Frequent Falls
Free Symptom Checker
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Reviewed By:

Bret Mobley, MD, MS

Bret Mobley, MD, MS (Neuropathology)

Dr. Mobley graduated from the University of Michigan Medical School, completing a masters degree in neuroscience between his second and third years of medical school. He trained as a resident in pathology at Stanford University Hospital before joining the faculty of Vanderbilt University Medical Center in Nashville Tennessee in 2010. He was promoted to Associate Professor in 2018 and to Neuropathology Division Director in 2020.

Shohei Harase, MD

Shohei Harase, MD (Neurology)

Dr. Harase spent his junior and senior high school years in Finland and the U.S. After graduating from the University of Washington (Bachelor of Science, Molecular and Cellular Biology), he worked for Apple Japan Inc. before entering the University of the Ryukyus School of Medicine. He completed his residency at Okinawa Prefectural Chubu Hospital, where he received the Best Resident Award in 2016 and 2017. In 2021, he joined the Department of Cerebrovascular Medicine at the National Cerebral and Cardiovascular Center, specializing in hyperacute stroke.

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Content updated on Jan 4, 2023

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  • Trip myself over a lot

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About the Symptom

Frequent falls are recurrent falls, worrisome for a medical condition. A "near fall" is when a person is about to fall but avoids falling, for example by holding onto a nearby object. Near falls are also worrisome for an underlying medical condition.

When to see a doctor

Seek professional care if you experience any of the following symptoms

  • Frequent falls

Possible causes

Generally, Frequent falls can be related to:

  • Striatal substantia nigra degeneration

    This neurological disorder is caused by a disruption in the connection between two brain areas - the striatum and the substantia nigra. These areas work together to maintain balance and movement. It can be caused by other neurological disorders like Parkinson's or cocaine abuse.

  • Parkinson disease (PD)

    A progressive nervous system disorder affecting movement. It occurs due to nerve cell damage in the brain. The exact cause for PD is unknown. Risk factors include genetics, male gender, old age, and exposure to certain toxins and environmental factors.

  • Spinal muscular atrophy

    Spinal muscular atrophy is a group of genetic disorders where a person cannot control their muscle movement due to a loss of nerve cells in the spinal cord and brainstem. It causes muscle wasting and weakness.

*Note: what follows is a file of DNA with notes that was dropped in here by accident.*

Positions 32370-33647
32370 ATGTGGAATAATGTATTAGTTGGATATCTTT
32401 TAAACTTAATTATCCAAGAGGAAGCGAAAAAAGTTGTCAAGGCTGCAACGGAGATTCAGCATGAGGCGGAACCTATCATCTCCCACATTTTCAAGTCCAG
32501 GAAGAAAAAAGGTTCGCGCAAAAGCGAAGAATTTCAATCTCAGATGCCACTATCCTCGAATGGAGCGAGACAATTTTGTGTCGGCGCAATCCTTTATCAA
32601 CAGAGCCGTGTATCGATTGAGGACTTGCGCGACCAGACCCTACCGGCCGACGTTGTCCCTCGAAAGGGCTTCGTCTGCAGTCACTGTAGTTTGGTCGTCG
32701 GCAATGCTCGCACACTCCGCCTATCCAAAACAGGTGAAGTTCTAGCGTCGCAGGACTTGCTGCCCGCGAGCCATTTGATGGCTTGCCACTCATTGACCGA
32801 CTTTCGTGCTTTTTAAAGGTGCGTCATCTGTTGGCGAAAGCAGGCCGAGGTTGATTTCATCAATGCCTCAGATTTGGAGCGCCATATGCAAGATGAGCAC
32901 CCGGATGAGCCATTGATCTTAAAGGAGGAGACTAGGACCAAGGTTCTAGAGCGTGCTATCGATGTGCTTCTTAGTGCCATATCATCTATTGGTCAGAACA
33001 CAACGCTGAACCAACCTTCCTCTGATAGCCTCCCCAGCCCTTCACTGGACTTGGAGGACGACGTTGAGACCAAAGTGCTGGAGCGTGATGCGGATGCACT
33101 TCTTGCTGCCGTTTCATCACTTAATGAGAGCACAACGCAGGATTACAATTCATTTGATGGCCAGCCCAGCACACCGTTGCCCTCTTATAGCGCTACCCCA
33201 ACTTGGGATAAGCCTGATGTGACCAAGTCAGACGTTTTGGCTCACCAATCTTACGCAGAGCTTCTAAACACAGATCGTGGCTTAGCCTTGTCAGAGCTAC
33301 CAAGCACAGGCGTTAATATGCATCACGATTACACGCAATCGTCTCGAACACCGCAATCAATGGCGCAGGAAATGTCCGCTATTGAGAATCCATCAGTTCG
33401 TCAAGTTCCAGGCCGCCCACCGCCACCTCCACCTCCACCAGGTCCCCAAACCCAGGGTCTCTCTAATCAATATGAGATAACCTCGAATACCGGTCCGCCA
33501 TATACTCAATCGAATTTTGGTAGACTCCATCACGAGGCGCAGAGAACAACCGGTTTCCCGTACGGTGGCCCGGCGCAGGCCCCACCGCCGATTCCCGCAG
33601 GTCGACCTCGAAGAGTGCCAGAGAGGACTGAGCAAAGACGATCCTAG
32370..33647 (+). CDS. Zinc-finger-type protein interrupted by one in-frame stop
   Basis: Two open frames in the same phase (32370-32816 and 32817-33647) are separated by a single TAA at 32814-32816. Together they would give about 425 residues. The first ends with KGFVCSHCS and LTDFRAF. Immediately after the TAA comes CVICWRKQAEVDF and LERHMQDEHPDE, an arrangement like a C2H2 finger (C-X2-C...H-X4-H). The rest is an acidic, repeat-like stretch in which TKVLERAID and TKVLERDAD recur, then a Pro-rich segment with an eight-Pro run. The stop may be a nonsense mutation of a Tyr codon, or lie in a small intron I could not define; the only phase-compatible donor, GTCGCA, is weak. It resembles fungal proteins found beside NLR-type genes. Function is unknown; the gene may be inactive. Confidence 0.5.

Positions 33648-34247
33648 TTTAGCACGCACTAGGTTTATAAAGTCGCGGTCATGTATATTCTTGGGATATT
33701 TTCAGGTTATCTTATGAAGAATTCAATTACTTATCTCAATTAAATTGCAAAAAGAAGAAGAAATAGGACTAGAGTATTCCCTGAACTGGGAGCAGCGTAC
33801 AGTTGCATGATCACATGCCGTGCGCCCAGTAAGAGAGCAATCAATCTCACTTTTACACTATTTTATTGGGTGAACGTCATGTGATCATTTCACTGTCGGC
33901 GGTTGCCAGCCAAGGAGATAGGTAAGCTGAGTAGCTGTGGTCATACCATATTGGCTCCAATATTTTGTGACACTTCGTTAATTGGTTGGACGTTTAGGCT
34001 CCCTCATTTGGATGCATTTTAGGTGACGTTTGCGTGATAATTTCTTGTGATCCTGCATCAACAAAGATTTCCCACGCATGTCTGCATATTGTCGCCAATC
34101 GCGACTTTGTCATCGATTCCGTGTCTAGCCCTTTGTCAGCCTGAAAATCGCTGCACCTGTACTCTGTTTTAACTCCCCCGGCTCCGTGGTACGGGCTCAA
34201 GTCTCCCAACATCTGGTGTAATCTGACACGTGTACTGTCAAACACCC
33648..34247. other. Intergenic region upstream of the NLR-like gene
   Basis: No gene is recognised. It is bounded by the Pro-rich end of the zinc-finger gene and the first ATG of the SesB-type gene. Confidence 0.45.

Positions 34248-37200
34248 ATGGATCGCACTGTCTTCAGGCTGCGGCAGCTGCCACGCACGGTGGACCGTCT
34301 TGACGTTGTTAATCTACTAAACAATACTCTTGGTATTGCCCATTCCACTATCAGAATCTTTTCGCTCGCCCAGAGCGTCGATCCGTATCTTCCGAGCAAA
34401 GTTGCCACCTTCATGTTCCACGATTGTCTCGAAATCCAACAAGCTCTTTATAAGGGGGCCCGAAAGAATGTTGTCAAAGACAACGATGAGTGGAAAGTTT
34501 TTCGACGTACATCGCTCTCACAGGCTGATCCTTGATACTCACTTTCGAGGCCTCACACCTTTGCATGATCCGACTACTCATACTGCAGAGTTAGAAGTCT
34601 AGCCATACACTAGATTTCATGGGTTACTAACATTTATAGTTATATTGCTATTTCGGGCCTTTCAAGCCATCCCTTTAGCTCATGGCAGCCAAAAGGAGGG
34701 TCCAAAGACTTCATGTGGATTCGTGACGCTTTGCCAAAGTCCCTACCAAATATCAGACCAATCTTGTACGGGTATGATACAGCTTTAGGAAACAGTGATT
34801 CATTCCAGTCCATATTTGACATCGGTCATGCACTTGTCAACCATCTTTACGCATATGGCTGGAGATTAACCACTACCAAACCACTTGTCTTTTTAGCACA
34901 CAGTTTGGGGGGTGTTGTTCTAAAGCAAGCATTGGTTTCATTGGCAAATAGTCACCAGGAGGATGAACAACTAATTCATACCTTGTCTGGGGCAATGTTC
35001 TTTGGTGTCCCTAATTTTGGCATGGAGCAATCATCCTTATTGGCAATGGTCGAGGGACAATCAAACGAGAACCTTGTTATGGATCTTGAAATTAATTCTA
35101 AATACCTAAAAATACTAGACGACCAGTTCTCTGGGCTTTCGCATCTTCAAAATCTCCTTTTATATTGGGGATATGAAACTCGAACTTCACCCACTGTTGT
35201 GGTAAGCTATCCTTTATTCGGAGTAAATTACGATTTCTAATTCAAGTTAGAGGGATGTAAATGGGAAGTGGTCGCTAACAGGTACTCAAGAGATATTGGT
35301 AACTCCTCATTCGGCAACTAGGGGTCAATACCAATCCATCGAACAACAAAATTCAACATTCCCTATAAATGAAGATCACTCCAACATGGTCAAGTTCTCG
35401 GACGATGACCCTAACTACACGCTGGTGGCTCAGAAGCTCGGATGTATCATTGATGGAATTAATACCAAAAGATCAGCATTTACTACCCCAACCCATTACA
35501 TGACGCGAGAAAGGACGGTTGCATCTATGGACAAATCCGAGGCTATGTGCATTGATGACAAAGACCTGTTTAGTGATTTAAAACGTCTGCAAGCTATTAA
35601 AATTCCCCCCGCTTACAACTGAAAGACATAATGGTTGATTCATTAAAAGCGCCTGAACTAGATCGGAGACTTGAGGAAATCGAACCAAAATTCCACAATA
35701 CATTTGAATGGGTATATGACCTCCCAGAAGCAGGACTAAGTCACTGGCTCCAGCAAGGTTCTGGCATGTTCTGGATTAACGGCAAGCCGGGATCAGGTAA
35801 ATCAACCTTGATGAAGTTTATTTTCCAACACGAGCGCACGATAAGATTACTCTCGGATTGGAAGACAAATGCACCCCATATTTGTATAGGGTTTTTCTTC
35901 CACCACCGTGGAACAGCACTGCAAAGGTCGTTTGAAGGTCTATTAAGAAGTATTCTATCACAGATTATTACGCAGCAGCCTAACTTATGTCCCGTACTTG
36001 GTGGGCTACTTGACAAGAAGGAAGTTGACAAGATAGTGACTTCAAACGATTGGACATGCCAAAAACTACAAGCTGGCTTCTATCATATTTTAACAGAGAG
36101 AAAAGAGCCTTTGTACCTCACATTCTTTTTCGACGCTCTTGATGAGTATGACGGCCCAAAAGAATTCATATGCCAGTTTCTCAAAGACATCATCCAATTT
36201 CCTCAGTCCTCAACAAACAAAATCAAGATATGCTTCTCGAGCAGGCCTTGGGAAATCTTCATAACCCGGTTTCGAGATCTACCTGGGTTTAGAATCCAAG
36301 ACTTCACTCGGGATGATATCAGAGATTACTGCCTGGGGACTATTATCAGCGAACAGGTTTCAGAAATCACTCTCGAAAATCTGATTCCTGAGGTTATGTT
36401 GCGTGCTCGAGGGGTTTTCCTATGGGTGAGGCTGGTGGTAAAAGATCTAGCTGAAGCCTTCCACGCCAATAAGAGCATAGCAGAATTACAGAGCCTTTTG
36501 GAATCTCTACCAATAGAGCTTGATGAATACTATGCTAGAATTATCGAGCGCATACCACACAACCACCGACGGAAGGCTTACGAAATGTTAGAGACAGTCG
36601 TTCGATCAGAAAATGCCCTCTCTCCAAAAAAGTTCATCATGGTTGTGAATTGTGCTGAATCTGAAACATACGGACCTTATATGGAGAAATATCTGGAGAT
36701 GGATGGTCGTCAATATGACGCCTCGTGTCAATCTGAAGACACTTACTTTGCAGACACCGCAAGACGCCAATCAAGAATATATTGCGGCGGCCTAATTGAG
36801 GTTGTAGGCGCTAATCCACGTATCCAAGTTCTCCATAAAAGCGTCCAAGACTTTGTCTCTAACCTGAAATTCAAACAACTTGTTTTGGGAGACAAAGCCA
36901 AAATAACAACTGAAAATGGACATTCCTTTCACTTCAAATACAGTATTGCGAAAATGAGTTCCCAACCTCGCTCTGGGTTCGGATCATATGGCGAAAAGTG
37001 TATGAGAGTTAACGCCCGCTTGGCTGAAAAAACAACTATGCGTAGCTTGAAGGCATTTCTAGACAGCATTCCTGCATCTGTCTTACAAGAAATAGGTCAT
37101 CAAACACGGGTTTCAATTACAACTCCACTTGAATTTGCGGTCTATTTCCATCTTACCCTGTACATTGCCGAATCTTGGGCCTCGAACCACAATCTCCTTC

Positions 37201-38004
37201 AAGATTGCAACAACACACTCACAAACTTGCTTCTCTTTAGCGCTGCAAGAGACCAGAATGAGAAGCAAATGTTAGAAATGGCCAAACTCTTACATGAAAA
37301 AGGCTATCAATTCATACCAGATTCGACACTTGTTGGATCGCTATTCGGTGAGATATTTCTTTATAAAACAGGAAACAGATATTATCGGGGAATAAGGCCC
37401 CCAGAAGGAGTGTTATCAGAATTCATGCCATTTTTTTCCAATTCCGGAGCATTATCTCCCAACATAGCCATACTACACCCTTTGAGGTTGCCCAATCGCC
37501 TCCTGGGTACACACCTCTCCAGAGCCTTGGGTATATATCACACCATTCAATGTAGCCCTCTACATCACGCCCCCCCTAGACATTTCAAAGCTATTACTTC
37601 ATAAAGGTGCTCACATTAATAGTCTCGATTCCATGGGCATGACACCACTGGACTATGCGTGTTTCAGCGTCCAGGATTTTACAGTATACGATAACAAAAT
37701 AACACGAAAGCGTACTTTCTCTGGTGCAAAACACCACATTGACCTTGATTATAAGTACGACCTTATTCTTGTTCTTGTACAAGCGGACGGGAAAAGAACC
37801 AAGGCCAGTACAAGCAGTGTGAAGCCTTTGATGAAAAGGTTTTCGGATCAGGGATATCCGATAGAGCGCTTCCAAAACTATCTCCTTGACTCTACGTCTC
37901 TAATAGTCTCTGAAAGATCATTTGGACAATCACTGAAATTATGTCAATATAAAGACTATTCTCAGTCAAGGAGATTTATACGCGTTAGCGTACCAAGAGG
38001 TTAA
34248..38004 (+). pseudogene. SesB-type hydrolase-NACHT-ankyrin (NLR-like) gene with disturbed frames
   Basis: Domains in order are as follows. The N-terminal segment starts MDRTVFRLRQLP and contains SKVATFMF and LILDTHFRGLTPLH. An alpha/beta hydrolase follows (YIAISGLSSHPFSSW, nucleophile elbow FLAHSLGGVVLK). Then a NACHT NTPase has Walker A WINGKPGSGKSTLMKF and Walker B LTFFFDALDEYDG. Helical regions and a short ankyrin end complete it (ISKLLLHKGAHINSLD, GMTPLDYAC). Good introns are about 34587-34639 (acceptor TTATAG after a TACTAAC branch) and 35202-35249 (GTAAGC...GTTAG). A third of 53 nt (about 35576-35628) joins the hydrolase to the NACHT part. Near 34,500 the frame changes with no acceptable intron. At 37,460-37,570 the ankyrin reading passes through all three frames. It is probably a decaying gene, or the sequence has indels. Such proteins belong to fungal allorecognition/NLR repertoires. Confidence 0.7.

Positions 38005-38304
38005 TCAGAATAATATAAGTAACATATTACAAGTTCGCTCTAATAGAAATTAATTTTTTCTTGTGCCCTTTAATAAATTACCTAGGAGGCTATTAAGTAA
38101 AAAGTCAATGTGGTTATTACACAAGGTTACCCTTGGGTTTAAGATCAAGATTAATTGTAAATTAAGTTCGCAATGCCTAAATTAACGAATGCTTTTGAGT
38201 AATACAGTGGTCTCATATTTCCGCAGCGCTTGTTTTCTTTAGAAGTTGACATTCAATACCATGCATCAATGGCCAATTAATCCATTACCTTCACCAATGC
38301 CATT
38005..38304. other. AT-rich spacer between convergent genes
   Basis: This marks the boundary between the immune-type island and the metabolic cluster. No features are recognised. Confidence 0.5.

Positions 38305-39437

• Olive bridge cerebellar atrophy
  • Hydrocephalus
  • Alcoholic liver disease

Related serious diseases

Sometimes, Frequent falls may be related to these serious diseases:

Doctor's Diagnostic Questions

Your doctor may ask these questions to check for this symptom:

  • Do you fall or slip frequently?

  • Is your speech slurred?

  • Do you see double?

  • Do you have headaches or a heavy feeling in your head?

  • Do you feel any numbness or altered sensation?

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Reviewed By:

Bret Mobley, MD, MS

Bret Mobley, MD, MS (Neuropathology)

Dr. Mobley graduated from the University of Michigan Medical School, completing a masters degree in neuroscience between his second and third years of medical school. He trained as a resident in pathology at Stanford University Hospital before joining the faculty of Vanderbilt University Medical Center in Nashville Tennessee in 2010. He was promoted to Associate Professor in 2018 and to Neuropathology Division Director in 2020.

Shohei Harase, MD

Shohei Harase, MD (Neurology)

Dr. Harase spent his junior and senior high school years in Finland and the U.S. After graduating from the University of Washington (Bachelor of Science, Molecular and Cellular Biology), he worked for Apple Japan Inc. before entering the University of the Ryukyus School of Medicine. He completed his residency at Okinawa Prefectural Chubu Hospital, where he received the Best Resident Award in 2016 and 2017. In 2021, he joined the Department of Cerebrovascular Medicine at the National Cerebral and Cardiovascular Center, specializing in hyperacute stroke.

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